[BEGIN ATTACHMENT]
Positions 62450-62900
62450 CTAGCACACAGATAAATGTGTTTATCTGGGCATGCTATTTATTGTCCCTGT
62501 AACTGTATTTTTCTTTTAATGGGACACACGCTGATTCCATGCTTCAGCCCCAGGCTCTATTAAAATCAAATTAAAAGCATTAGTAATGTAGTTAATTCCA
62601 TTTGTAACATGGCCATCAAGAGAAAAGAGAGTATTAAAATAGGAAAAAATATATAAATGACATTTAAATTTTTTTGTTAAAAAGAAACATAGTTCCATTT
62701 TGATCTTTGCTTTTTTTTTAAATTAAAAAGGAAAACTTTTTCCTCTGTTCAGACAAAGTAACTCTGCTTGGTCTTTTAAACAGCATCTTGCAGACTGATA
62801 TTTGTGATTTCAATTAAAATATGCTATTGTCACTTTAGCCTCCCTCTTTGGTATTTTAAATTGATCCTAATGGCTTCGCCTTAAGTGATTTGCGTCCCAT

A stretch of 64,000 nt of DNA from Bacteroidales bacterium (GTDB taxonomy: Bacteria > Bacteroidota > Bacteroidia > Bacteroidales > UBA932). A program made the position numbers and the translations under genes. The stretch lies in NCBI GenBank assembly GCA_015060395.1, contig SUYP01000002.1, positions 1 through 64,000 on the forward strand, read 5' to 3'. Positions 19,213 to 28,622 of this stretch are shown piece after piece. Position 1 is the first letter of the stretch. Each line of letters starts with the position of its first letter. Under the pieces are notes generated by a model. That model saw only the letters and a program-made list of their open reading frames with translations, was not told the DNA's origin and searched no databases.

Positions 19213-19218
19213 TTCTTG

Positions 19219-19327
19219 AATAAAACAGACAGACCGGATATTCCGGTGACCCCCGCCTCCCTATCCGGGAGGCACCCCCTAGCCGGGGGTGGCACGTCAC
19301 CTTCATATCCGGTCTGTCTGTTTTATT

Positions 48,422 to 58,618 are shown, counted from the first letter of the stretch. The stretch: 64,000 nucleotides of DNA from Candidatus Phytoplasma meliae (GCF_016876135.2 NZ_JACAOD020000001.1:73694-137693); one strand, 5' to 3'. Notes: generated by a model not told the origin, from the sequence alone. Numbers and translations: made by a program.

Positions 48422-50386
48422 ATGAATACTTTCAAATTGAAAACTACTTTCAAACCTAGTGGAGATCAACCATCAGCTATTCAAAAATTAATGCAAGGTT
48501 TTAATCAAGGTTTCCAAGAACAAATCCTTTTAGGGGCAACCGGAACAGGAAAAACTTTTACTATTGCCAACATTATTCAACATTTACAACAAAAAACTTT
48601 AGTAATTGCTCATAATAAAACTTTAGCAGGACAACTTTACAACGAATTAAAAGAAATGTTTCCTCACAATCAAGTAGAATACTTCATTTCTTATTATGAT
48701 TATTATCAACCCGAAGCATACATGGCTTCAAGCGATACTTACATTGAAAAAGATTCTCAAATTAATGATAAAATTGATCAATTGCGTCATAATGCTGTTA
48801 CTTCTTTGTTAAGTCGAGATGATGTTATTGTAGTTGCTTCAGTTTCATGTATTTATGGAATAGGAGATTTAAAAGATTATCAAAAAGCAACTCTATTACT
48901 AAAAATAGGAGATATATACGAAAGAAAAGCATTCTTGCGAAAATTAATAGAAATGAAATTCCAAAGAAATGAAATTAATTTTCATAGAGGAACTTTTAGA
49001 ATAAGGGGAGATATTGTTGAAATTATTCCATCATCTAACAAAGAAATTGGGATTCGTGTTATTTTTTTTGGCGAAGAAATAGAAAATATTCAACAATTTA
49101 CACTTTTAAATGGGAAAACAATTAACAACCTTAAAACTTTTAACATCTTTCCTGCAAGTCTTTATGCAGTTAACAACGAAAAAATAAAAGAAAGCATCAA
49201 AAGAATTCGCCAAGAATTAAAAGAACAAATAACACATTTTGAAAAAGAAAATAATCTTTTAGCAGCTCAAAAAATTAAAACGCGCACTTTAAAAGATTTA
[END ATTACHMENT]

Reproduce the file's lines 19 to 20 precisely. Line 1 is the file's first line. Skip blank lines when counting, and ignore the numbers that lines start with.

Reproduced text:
48801 CTTCTTTGTTAAGTCGAGATGATGTTATTGTAGTTGCTTCAGTTTCATGTATTTATGGAATAGGAGATTTAAAAGATTATCAAAAAGCAACTCTATTACT
48901 AAAAATAGGAGATATATACGAAAGAAAAGCATTCTTGCGAAAATTAATAGAAATGAAATTCCAAAGAAATGAAATTAATTTTCATAGAGGAACTTTTAGA